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Circulating maternal placental growth factor responses to low-molecular-weight heparin in pregnant patients at risk of placental dysfunction.

Accepted version
Peer-reviewed

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Article

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Authors

McLaughlin, Kelsey 
Hobson, Sebastian R 
Chandran, Anjana Ravi 
Agrawal, Swati 
Windrim, Rory C 

Abstract

BACKGROUND: Patients at high risk of severe preeclampsia and fetal growth restriction have low circulating levels of placental growth factor and features of maternal vascular malperfusion placental pathology at delivery. Multimodal screening and commencement of aspirin prophylaxis at 11 to 13 weeks' gestation markedly reduces the risk of preterm delivery with preeclampsia. However, the additional role of low-molecular-weight heparin and mechanisms of action remain uncertain. Because low-molecular-weight heparin augments the production and release of placental growth factor in vitro by both placental villi and vascular endothelium, it may be effective to suppress the risk of severe preeclampsia in a niche group of high-risk patients with low circulating placental growth factor in the early second trimester. OBJECTIVE: This study aimed to define a gestational age-specific reference range for placental growth factor and to test the hypothesis that prophylactic low-molecular-weight heparin administered in the early second trimester may restore deficient circulating placental growth factor levels and thereby prolong pregnancy. STUDY DESIGN: Centile curves for circulating placental growth factor levels from 12 to 36 weeks' gestation were derived using quantile regression of combined data from a published cohort of 4207 unselected nulliparous patients in Cambridge, United Kingdom, at 4 sampling time points (12, 20, 28, and 36 weeks' gestation) and the White majority (n=531) of a healthy nulliparous cohort in Toronto, Canada, at 16 weeks' gestation using the same test platform. Within a specialty high-risk clinic in Toronto, a niche group of 7 patients with a circulating placental growth factor at the <10th centile in the early second trimester received daily prophylactic low-molecular-weight heparin (enoxaparin; 40 mg subcutaneously) and were followed up until delivery (group 1). Their baseline characteristics, delivery details, and placental pathologies were compared with 5 similar patients who did not receive low-molecular-weight heparin during the observation period (group 2) and further with 21 patients who delivered with severe preeclampsia (group 3) in the same institution. RESULTS: A gestational age-specific reference range for placental growth factor levels at weekly intervals between 12 and 36 weeks was established for White women with singleton pregnancies. Within group 1, 5 of 7 patients demonstrated a sustained increase in circulating placental growth factor levels, whereas placental growth factor levels did not increase in group 2 or group 3 patients who did not receive low-molecular-weight heparin. Group 1 patients receiving low-molecular-weight heparin therapy exhibited a later gestation at delivery, relative to groups 2 and 3 (36 weeks [33-37] vs 23 weeks [22-26] and 28 weeks [27-31], respectively), and consequently had higher birthweights (1.93 kg [1.1-2.7] vs 0.32 kg [0.19-0.39] and 0.73 kg [0.52-1.03], respectively). The incidence of stillbirth was lowest in group 1 (14% [1 of 7]), relative to groups 2 and 3 (80% [4 of 5] and 29% [6 of 21], respectively). Maternal vascular malperfusion was the most common placental pathology found in association with abnormal uterine artery Doppler. CONCLUSION: In patients at high risk of a serious adverse pregnancy outcome owing to placental disease, the addition of low-molecular-weight heparin to aspirin prophylaxis in the early second trimester may restore deficient circulating placental growth factor to mediate an improved perinatal outcome. These data support the implementation of a multicenter pilot randomized control trial where patients are recruited primarily based on the assessment of placental function in the early second trimester.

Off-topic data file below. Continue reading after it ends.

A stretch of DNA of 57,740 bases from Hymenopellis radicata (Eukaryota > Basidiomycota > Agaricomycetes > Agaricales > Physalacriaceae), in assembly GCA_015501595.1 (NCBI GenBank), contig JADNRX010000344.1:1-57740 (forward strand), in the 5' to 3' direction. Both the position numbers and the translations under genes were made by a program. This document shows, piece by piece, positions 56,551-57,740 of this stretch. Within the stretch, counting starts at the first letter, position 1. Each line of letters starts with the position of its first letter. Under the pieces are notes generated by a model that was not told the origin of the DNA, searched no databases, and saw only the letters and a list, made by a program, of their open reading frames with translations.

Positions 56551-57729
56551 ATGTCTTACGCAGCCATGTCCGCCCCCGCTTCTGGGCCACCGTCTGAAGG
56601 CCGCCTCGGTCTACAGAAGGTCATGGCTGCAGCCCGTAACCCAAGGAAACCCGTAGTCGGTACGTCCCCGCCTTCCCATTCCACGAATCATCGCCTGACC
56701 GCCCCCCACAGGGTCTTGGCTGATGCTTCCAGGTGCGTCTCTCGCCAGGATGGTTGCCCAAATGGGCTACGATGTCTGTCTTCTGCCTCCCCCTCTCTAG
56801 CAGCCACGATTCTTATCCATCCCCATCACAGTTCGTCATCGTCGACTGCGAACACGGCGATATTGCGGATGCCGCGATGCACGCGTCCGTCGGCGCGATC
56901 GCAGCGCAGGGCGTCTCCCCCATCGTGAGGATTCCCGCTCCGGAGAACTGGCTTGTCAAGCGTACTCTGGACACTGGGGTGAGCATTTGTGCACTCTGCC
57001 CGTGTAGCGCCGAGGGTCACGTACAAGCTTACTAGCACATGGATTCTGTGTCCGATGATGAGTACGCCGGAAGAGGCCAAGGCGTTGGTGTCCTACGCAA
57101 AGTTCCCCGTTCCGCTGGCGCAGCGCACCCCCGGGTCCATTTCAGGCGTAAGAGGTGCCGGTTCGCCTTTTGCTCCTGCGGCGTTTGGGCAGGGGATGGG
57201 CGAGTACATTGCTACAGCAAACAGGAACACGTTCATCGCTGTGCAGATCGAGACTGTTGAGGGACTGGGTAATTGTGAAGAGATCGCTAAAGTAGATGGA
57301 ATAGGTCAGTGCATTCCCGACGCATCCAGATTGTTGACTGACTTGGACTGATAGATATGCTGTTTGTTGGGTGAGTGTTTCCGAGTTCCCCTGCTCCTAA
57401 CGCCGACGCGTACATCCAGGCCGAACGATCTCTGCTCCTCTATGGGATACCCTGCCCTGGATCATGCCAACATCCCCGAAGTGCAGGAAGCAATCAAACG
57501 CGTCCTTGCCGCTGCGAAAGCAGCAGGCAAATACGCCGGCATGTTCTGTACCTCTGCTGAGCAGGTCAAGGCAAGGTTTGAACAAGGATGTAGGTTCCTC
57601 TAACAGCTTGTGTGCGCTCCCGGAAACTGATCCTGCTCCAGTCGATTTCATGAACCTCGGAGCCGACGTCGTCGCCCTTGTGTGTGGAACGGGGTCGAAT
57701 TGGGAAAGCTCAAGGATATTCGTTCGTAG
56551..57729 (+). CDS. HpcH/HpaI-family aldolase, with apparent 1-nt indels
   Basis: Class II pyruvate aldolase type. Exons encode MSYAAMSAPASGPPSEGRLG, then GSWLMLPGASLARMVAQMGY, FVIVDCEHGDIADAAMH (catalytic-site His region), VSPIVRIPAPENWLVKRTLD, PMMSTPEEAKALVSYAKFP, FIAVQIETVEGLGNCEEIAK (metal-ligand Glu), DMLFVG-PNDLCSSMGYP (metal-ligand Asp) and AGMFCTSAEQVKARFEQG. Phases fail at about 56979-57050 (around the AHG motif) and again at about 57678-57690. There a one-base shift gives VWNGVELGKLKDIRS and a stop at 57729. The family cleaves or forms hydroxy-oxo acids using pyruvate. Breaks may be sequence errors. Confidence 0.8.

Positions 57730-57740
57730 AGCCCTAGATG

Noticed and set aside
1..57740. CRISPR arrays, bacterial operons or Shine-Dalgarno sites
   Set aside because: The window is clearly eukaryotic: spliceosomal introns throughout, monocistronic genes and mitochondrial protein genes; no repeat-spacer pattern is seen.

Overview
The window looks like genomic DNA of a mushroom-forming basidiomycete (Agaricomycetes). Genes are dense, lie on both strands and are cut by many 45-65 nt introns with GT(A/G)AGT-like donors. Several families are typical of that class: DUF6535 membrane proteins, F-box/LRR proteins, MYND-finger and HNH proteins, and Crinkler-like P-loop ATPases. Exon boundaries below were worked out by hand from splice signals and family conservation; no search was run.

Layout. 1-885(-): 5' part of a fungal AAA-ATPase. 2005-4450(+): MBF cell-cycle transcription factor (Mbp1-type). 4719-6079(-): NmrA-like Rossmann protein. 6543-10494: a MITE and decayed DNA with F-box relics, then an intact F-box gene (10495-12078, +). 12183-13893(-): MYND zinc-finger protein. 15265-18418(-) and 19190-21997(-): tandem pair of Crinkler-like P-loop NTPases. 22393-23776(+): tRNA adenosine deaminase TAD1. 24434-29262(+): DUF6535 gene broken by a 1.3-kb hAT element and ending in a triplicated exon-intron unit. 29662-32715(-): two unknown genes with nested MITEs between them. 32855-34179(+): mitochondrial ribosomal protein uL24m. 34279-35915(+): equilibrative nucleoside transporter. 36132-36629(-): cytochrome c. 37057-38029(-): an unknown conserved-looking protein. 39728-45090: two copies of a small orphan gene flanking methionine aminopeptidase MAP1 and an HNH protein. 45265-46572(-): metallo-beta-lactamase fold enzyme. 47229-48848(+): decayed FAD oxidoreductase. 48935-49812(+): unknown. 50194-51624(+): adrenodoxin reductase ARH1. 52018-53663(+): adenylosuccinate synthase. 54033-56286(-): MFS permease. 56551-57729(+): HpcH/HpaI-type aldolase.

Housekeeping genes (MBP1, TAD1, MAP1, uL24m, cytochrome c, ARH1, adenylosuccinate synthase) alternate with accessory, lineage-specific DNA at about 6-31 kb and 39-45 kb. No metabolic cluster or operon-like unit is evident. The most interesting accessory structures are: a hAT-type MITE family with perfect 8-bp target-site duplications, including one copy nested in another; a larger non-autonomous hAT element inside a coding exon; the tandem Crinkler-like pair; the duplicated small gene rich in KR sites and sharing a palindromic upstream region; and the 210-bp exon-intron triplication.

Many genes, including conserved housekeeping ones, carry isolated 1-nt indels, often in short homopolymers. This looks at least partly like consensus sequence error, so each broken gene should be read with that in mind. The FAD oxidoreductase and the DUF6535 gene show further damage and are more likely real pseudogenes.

Description

Keywords

biomarkers, fetal growth restriction, placental pathology, preeclampsia/eclampsia, treatment/management, Adult, Anticoagulants, Biomarkers, Birth Weight, Cohort Studies, Female, Gestational Age, Heparin, Low-Molecular-Weight, Humans, Infant, Newborn, Pilot Projects, Placenta Growth Factor, Pre-Eclampsia, Pregnancy, Pregnancy, High-Risk, Premature Birth

Journal Title

Am J Obstet Gynecol

Conference Name

Journal ISSN

0002-9378
1097-6868

Volume Title

Publisher

Elsevier BV
Sponsorship
Medical Research Council (G1100221)
Cambridge University Hospitals NHS Foundation Trust (CUH) (RG52380)
Cambridge University Hospitals NHS Foundation Trust (CUH) (unknown)
Cambridge University Hospitals NHS Foundation Trust (CUH) (146281)
Medical Research Council (G1100221/1)